Saturday, December 26, 2009

Genessee Meadow

Genessee Meadow: path through natural area

Genessee Meadow: lawn with natural area beyond

Genessee Meadow: crows bathing in seasonal pools

Genessee Meadow: Douglas fir (Pseudotsuga menziesii)

Genesee Park, located on Lake Washington in the Mount Baker neighborhood of southeast Seattle, is an important site for active and passive recreation and wildlife, providing lawns and trails, playing fields and approximately 10 acres of natural areas, including about four acres of second growth forest. Most of the site formed part of Wetmore Slough prior to lowering of the lake in 1916 with the construction of the Lake Washington Ship Canal. The City of Seattle purchased the site in 1947, and subsequently used it as a landfill until 1963. Park development began in 1968. From 1997 through 2006, more than 50,000 native plants were planted Genesee Park by the Seattle Parks & Recreation & the Washington Native Plant Society. A portion of the vast lawn was left unmown to become Genessee Meadow. Depressions fill with water during the rainy season in both mown & unmown parts of the meadow. Ducks & Canada Geese are common here. The meadow is filled with light on clear winter days. There is a major path around the meadow. A smaller path meanders through the meadow & the forested area to the east.  Click here to read about more parks along Lake Washington Boulevard.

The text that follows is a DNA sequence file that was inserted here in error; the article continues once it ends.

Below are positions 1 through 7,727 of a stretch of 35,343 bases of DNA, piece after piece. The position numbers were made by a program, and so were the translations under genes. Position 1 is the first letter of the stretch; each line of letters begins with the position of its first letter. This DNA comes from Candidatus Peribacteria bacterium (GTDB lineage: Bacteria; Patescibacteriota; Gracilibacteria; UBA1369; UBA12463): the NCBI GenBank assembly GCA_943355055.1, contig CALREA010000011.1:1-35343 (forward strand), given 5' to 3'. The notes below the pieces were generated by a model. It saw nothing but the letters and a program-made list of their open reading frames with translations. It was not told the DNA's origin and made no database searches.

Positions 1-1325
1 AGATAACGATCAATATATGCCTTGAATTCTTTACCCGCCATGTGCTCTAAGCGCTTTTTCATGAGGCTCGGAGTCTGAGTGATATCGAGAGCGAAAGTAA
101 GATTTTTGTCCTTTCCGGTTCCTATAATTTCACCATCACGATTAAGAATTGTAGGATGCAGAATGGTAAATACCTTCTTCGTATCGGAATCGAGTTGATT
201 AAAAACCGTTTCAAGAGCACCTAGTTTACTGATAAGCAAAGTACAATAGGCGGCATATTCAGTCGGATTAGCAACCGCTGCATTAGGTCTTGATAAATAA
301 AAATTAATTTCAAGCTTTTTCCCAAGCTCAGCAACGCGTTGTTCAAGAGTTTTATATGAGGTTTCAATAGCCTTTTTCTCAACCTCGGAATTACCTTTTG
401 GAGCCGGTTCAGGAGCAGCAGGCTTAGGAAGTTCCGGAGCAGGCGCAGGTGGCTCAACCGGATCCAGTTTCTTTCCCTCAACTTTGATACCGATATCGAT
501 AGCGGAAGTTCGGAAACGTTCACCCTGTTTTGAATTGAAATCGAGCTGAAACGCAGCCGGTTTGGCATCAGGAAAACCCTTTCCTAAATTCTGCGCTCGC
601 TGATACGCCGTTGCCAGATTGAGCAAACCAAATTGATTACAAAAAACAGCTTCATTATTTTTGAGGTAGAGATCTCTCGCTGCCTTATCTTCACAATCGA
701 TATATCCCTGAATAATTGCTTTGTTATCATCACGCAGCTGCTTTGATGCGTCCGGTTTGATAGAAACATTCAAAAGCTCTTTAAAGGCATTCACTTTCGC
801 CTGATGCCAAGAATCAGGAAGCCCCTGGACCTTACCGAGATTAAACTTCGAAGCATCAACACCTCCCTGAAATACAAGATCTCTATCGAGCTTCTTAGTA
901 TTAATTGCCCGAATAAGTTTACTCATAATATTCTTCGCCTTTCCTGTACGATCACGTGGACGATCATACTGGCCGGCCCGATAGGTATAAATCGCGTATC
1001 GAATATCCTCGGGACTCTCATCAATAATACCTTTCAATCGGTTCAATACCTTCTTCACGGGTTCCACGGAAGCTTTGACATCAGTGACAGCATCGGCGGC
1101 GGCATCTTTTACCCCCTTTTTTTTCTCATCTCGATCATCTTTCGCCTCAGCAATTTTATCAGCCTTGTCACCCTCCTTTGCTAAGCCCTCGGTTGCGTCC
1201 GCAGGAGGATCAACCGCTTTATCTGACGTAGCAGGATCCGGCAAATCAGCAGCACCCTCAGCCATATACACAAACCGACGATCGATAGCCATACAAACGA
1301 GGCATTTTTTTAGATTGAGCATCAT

Sunday, December 20, 2009

Volunteer Park Conservatory

Seasonal Display House

Cactus House

Fern House

Bromeliad House

Palm House


The Volunteer Park Conservatory is a welcome respite from the cold Seattle rain. It is open except on Mondays, even on holidays, from 10 to 4. Decorated for the holidays in early December, it is a charming place for a quiet stroll on Christmas or New Year's Day, unless those holidays fall on a Monday. The conservatory has 5 houses, each quite different. There are bromeliad, palm, fern, seasonal display & cactus houses. It is hard to say which is most lovely.

Sunday, December 13, 2009

Asian Style

 Design for a Japanese Garden

Simple & elegant, this Seattle front yard relies on elements of traditional Japanese garden design, yet features plants that are easy to maintain. A hedge of Japanese Holly conveys formality, as does the gated entrance, & the stone elements, which are carefully placed. Strawberry Trees & deciduous Burning Bushes offer seasonal interest & color. Round pavers lead to a granite bench by the 'pond,' a simple excavated area lined with landscape fabric & filled with gravel. Douglas Irises add a touch of color in spring. --text from Low-Maintenance Gardening.

Plant List
A. Arbutus unedo (2) Strawberry Tree
B. Chamaecyparis obtusa 'Nana Gracilis' (1) Dwarf Hinoki Cypress
C. Euonymous alatus 'Compacta' (3) Dwarf Burning Bush
D. Fragaria chiloensis (18) Wild Strawberry
E. Ilex crenata 'Convexa' (8) Japanese Holly
F. Iris douglasiana (9) Douglas Iris
G. Pinus mugo pumilio (2) Dwarf Mugo Pine

I designed this garden which appeared in the 1998 Sunset publication, Low-Maintenance Gardening. It is appropriate for USDA Zone 8.